The Scottish comedian and actor Billy Connolly (76) Saturday apologized for an interview with the BBC, in which he said his life feel “slipping”.
Connolly spoke last year with the British broadcasting company for the documentary Billy Connolly: Made In Scotland about his life with Parkinson’s disease.
The documentary last week broadcast and attracted millions of viewers.
“My life slips slowly away. I can feel it. I am 76 years old, I’m almost at the end,” he said. “But it makes me not afraid. It is an adventure and it is very interesting to myself to see down south.”
Many fans of the comedian voiced after the broadcast on social media their shock and sorrow about his statements.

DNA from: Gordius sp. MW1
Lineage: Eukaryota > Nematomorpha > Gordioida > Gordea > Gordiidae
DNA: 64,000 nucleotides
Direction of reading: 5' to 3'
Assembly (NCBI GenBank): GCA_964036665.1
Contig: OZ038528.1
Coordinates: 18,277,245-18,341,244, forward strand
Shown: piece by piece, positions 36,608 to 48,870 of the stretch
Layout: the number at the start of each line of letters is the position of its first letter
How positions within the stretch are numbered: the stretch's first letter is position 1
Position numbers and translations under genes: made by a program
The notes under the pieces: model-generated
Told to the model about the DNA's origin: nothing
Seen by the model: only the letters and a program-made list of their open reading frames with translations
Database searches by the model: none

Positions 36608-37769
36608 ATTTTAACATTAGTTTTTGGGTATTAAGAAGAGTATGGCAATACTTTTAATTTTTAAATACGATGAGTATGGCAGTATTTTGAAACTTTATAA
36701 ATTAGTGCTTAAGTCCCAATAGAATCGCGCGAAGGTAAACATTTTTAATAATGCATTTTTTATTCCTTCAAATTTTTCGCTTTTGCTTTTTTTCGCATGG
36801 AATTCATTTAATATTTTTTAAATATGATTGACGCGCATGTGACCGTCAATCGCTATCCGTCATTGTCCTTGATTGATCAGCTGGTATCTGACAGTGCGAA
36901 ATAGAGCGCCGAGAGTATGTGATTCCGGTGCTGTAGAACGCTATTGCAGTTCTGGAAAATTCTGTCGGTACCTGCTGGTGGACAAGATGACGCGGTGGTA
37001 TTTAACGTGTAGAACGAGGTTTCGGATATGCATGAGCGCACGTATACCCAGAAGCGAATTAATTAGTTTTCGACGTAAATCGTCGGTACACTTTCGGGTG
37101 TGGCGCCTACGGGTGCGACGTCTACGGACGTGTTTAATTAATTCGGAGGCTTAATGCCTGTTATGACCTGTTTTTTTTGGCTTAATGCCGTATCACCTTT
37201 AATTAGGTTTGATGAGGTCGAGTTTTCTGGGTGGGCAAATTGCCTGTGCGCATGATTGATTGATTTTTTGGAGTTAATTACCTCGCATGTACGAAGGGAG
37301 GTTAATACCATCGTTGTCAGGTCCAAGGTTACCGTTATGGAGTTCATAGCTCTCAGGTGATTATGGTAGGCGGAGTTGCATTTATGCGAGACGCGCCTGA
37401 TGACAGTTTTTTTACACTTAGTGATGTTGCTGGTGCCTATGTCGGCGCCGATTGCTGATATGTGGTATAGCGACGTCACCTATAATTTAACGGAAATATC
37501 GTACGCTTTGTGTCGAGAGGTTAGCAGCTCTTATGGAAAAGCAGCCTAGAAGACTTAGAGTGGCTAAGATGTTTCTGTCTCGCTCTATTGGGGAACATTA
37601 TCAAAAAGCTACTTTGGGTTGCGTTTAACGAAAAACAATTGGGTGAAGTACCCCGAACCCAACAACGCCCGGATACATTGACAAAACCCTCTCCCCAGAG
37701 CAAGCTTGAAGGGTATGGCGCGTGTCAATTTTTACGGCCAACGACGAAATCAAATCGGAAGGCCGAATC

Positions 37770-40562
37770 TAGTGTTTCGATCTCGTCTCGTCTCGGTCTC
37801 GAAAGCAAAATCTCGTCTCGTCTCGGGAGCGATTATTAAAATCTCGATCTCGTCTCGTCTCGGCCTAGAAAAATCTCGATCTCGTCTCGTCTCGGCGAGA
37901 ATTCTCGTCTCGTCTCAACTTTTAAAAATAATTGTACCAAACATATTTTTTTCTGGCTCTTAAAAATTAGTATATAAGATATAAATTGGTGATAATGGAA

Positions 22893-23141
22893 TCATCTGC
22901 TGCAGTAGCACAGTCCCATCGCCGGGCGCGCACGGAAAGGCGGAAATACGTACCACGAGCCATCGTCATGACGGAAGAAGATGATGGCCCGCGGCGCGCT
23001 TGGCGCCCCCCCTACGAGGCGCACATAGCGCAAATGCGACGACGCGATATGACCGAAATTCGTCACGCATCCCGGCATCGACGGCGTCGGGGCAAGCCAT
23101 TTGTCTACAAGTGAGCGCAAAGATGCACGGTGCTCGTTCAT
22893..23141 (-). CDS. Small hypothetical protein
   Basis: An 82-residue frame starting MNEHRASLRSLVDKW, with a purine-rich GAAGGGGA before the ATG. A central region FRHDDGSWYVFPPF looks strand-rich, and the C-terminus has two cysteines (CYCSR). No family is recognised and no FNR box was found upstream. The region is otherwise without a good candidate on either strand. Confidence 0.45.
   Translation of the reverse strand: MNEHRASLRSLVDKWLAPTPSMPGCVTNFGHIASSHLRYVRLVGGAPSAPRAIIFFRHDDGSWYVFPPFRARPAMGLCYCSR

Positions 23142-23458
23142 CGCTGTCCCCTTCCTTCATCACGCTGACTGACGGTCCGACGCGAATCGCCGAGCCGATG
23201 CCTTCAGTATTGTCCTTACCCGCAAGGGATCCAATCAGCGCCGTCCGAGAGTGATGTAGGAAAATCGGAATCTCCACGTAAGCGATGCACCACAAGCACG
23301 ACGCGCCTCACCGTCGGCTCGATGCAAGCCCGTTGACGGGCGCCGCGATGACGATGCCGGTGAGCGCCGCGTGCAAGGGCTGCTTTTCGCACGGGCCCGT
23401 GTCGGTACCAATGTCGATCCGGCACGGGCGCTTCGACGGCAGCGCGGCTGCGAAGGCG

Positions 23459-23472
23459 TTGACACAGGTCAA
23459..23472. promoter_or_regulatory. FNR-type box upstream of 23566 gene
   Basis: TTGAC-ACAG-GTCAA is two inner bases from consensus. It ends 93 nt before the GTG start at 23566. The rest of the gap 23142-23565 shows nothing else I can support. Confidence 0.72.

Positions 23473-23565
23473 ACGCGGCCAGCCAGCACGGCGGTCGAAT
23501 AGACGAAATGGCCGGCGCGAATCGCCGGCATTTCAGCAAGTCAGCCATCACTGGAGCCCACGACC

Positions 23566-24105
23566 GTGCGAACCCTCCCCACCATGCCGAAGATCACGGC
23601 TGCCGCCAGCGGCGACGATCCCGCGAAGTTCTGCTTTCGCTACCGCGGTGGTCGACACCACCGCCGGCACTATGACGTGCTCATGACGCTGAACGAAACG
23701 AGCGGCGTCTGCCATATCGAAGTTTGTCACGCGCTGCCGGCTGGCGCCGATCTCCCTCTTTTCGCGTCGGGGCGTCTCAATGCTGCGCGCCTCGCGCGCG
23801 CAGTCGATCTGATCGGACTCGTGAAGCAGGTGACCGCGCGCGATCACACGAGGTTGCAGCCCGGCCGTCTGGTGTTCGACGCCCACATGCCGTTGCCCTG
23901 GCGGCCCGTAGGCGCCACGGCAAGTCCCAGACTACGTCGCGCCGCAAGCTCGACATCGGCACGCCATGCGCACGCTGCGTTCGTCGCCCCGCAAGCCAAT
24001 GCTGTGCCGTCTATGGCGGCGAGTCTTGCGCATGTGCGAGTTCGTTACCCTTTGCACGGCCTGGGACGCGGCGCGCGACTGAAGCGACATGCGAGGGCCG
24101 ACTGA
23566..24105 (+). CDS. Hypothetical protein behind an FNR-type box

AvatarAuteurPamelaStephensnMoment of plaatsen15:33 – 5 January 2019
‘Not death, not dying’
The wife of the comedian, Pamela Stephenson, posted on Saturday a video on Twitter in which Connolly is a banjo playing and says: “Not dead, not dying, not by slipping”.
He closes the video with the words: “I’m sorry if I depressed you. Perhaps I had better explain.”
The comedian, who is a British was awarded and, in the U.s. state of Florida resident, was in 2003 diagnosed with Parkinson’s.
Connolly is – in addition to his career as one of the most successful stand-up comedians in the world – known from his role in the film Mrs. Brown (1997), in which he was a BAFTA-nomination in the awards. One of his most recent roles was that of seven Daín II in The Hobbit: The Battle of The Five Armies.
Sick actor and comedian Billy Connolly (75) feels life is ‘slipping’